Why manual accessibility auditing should be part of your workflow

If you want to take website accessibility seriously, then manual accessibility auditing is a must.

Whenever I hear the word “manual” I sigh to myself. Mostly because I’m lazy and manual suggests hard work. 

But if my years of watching 5-minute craft videos have taught me anything, it’s that there’s always something that makes things easier (usually superglue and plastic bottles).

When it comes to your website’s accessibility testing you probably already use or have considered using an automated testing platform like Silktide

But if you are, does that mean you don’t need to do anything else? Does it mean that manual accessibility auditing can be ignored? We don’t think so. And here’s why.

Pssst. Don’t worry if you’ve not got the internal resources to do manual testing yourself. We give you some tips on how to do it at the end of the article 😉.

Level up your dedication to accessibility

Manual accessibility testing is carried out by people. And that’s important. Because people have empathy. 

Where AI and automation tools see accessibility checks as a box-ticking exercise, a person can actually consider how users with disabilities use your website. 

Manual accessibility auditing combines human judgment, empathy, and a deep understanding of accessibility.

They go beyond surface-level assessments and cover your website’s key pages, templates, and forms. The result? Detailed and actionable reports that break down issues and step-by-step guidance for remediation.

You shouldn’t be working to make your website accessible to get another badge on your collar. You should be doing it to make your website a better place for people who use it.

Accessibility audits don’t have to be as boring as they sound

Hearing “accessibility audit” isn’t quite inspiring enough to get me out of bed in the morning. Often it can be pages and pages of spreadsheets and documents that blend into one as you develop a serious case of brain fuzz.

But that doesn’t have to be the case.

With manual accessibility auditing, you can ensure reports are built in a way that is actually beneficial. It’s what we do with our own manual audit reports (spoiler alert! We do manual testing).

Accessibility audits should have clear and concise explanations. Without that, they just aren’t… accessible. Ironic, right?

Protect yourself from legal risks

Legal risk can be scary. But with manual testing, you can accurately find places where your website doesn’t comply with accessibility regulations. That means you can take better protective measures to mitigate risk.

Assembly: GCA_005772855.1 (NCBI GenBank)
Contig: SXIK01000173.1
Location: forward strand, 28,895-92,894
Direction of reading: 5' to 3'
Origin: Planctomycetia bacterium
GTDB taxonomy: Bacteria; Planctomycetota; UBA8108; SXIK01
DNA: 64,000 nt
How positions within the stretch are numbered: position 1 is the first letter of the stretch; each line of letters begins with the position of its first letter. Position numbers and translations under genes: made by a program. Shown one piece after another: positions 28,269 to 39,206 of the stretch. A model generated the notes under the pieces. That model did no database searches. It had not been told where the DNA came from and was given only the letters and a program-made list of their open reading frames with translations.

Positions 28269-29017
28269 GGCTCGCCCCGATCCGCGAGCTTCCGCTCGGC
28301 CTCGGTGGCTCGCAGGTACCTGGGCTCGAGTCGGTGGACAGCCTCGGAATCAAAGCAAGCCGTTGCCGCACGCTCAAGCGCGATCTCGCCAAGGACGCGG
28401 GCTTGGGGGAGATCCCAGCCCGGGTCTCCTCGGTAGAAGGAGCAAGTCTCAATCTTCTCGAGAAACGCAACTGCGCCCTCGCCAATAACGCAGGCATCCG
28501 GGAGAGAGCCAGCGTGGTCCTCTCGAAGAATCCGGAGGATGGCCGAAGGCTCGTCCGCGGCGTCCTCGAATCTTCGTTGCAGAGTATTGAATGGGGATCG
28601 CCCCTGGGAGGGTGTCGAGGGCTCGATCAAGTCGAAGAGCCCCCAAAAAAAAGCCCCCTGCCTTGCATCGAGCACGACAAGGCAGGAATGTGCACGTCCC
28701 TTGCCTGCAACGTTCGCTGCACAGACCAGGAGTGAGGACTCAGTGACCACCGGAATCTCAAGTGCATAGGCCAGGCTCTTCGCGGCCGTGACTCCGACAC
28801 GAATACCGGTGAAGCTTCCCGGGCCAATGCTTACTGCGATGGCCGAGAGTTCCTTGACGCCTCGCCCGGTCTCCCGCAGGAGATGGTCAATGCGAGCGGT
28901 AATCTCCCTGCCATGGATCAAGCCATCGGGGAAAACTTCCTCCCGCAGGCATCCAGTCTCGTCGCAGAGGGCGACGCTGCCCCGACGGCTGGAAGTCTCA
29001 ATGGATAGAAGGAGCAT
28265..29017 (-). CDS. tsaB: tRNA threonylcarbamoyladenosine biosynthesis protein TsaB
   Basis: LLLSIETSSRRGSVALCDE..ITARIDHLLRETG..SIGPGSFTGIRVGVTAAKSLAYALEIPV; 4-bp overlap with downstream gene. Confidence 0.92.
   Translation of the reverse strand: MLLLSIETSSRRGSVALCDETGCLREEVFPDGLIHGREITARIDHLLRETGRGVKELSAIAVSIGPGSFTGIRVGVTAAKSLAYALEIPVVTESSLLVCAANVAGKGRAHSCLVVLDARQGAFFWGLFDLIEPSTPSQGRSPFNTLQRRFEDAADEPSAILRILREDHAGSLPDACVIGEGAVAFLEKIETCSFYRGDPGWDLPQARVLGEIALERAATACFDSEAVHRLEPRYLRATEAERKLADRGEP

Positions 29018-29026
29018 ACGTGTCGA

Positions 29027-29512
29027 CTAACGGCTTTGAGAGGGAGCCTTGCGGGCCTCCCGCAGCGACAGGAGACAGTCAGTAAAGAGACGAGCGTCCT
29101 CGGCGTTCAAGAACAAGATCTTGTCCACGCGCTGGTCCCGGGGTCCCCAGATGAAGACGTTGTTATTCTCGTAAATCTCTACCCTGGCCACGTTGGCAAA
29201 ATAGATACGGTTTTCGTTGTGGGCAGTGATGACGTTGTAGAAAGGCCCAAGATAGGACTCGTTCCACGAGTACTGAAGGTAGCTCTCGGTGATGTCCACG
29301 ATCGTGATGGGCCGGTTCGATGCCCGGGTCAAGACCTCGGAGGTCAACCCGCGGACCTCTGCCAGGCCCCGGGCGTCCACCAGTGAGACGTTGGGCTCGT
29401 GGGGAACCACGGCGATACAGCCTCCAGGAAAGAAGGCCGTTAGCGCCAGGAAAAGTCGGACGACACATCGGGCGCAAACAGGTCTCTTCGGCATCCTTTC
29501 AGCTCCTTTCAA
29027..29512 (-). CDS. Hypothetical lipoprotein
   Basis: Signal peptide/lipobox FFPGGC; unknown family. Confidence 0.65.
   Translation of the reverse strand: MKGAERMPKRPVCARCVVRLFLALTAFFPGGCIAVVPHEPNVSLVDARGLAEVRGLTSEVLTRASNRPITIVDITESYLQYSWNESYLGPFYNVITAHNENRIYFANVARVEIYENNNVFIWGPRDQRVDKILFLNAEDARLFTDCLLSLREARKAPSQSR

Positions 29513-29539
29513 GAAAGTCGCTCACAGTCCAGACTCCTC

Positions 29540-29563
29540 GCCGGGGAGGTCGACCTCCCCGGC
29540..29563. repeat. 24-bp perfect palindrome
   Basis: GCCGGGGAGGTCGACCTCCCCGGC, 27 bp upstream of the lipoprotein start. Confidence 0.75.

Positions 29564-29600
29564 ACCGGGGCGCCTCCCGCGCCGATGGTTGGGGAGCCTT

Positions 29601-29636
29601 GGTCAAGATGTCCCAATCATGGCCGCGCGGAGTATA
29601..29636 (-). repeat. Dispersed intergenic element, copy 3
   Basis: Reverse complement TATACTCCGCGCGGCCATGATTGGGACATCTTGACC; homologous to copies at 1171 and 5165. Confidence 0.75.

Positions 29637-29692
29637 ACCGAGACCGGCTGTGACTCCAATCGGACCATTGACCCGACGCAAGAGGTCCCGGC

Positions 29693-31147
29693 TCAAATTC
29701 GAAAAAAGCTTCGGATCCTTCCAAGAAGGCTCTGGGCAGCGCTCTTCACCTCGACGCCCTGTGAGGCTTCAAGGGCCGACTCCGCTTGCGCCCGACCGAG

Accessibility is hard. And learning it can take a long time. So using the expertise of a manual auditor with years of experience means you get it right first time.

If you want to find out more about accessibility legislation visit our Glossary, including articles covering the ADA, Section 508, EU Web Accessibility Directive, and more.

Dig deep into your website content

Manual accessibility auditing lets you dig through all your content. From web pages to templates, forms, PDFs, and videos – the benefit of manual audits is that they can look at it all. 

But it’s not just about finding where problems lie. Manual auditors give you a detailed breakdown of why the problem is a problem. Then they guide you step-by-step to fix them.

Accessibility testing on actual devices

The best way to test websites for accessibility is by actually using the devices and technology your visitors use. 

This includes the usual suspects, desktop, tablet, and mobile – all on different operating systems such as iOS, Windows, and Android. But that’s not all. 

They may also test using accessibility technology like screen readers like JAWS, NVDA, VoiceOver, and Talkback. 

All of this adds up to a lot of testing and in some cases, knowledge of how to use the technology. 

It’s something that would take years of training and experience to gain that sort of expertise in-house. So why not get someone in who already does?

Accessibility testing tips, as promised

At the start of this article, I promised you some tips on how to do some manual testing yourself. Be warned, it’s not easy.

  • Learn accessibility
    If you want to find accessibility issues on your website then you’re going to need to be able to identify what is a problem. And it’s not going to be a quick Google to find out. Luckily enough you’re in the right place. We’ve got tons of blog articles about accessibility and a YouTube channel full of bite-sized explanations.
  • Understand WCAG
    The Web Content Accessibility Guidelines (WCAG) is a set of guidelines most cited for what is considered “accessible”. There are different versions and different levels of WCAG compliance. Be warned, it’s not an easy read, but you’re going to want to know this stuff.
  • Use multiple devices and accessibility technology
    Just because a page looks good on a desktop, doesn’t mean it’s going to be good on mobile too. And unfortunately, you can even find accessibility problems on one browser, that aren’t there on another. The best thing to do is to test your site using multiple browsers and multiple different devices. You should also try using a screen reader on your site. These can be quite hard to get used to though. Fortunately, we’ve got a handy beginner-friendly field guide that’ll help you get started.
  • Keep at it
    There’s no “right time” to improve your website’s accessibility. Instead, it should be a constant effort. If you’re building or migrating your website, then it’s the perfect time. You can focus on accessibility right from the beginning and save a HUGE amount of time down the line.

By now, I’m sure you’re convinced. Manual accessibility auditing should be part of your workflow. And if you need a hand getting there, let’s talk and see how we can help.

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